Involvement to engagement : community education practices in a suburban elementary school and an inner-city community school
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A growing body of research demonstrates the links between parental involvement and students' outcomes. Some benefits of this involvement include improved academic achievement, higher grades, increased attendance, and better social skills (Henderson & Mapp, 2002; Sui-Chu & Willms, 1996; Dryfoos & Knauer, 2004; Coalition for Community Schools, 2003). Despite these benefits, many educators report challenges in engaging parents and community members within the school. The purpose of the research was to explore the processes two school staffs used to facilitate community engagement by utilizing community education practices and, within each individual site, compare to any increase in community engagement at the school. Over the 2006-2007 school year, the researcher spent time connecting with staff members and parents at two schools – a suburban elementary school, and an inner-city community school. Through observation, interviews with administrators, focus groups with parents, and focus groups with staff members, the researcher obtained information regarding staff members’ growth in community engagement, development of community education practices, and the impact of those practices on community engagement in the school. Through analysis of the data, the researcher identified themes, conditions for community engagement, and promising community education practices. Data from observation, focus groups, and interviews demonstrated the importance of leadership, developing relationships with parents, creating a welcoming school environment, focusing staff development on community education, and creating opportunities for staff members and community members to come together, for community engagement to be successful. The research captured the importance of making beliefs and assumptions explicit, and identified how these beliefs can be helpful or harmful in engaging youth, families, and community members. The research study demonstrated that as staff members at Eagle Point School and Sunrise Community School increased their level of understanding of community education and created community education practices, they experienced greater community engagement in their respective schools.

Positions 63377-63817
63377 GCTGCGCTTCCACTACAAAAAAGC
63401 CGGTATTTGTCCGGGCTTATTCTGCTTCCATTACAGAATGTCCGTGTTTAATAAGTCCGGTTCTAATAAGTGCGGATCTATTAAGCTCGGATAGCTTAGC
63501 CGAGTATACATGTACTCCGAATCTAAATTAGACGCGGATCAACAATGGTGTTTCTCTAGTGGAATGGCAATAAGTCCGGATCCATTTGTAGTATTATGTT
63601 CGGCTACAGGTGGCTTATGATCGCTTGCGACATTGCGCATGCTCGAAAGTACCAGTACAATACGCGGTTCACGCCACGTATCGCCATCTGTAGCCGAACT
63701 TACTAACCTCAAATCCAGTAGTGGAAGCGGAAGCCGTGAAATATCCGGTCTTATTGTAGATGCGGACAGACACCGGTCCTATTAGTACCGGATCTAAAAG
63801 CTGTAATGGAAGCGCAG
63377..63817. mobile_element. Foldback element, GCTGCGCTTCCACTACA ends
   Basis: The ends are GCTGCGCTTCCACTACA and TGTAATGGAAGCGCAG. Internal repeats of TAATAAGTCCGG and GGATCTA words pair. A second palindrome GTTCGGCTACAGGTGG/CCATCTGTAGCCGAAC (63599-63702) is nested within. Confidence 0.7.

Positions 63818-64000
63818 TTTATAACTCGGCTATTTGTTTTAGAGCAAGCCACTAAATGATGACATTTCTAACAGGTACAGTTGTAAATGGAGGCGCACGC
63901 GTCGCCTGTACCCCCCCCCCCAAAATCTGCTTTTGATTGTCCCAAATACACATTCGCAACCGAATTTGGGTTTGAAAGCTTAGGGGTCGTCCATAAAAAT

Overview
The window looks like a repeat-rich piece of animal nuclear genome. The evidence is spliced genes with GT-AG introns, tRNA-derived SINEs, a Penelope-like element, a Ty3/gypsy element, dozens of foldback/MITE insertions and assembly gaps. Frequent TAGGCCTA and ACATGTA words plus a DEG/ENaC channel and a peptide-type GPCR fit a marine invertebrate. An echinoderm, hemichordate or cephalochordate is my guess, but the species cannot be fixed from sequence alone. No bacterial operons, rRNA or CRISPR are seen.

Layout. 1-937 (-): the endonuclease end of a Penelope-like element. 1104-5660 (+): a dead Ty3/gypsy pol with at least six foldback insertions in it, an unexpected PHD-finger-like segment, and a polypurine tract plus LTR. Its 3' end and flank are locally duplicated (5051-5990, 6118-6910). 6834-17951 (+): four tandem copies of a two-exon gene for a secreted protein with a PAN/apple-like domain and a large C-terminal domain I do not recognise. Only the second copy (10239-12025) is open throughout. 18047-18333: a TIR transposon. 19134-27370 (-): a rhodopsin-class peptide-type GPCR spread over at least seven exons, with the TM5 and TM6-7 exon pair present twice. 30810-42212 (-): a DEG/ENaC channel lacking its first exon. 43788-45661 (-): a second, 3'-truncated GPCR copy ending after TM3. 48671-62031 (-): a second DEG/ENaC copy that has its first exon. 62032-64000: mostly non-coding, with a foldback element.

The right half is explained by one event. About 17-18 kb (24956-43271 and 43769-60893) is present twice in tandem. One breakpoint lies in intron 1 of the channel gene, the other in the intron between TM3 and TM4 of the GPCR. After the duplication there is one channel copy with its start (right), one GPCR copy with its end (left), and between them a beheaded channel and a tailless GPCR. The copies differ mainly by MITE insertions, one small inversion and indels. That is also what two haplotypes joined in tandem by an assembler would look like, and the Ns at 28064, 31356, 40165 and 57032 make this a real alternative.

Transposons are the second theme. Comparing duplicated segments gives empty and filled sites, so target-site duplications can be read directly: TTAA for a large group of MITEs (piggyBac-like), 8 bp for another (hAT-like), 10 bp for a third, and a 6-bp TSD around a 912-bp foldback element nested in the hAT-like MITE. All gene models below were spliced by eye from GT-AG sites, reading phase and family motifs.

DegreeMaster of Continuing Education (M.C.Ed.)
Copyright DateMarch 2008
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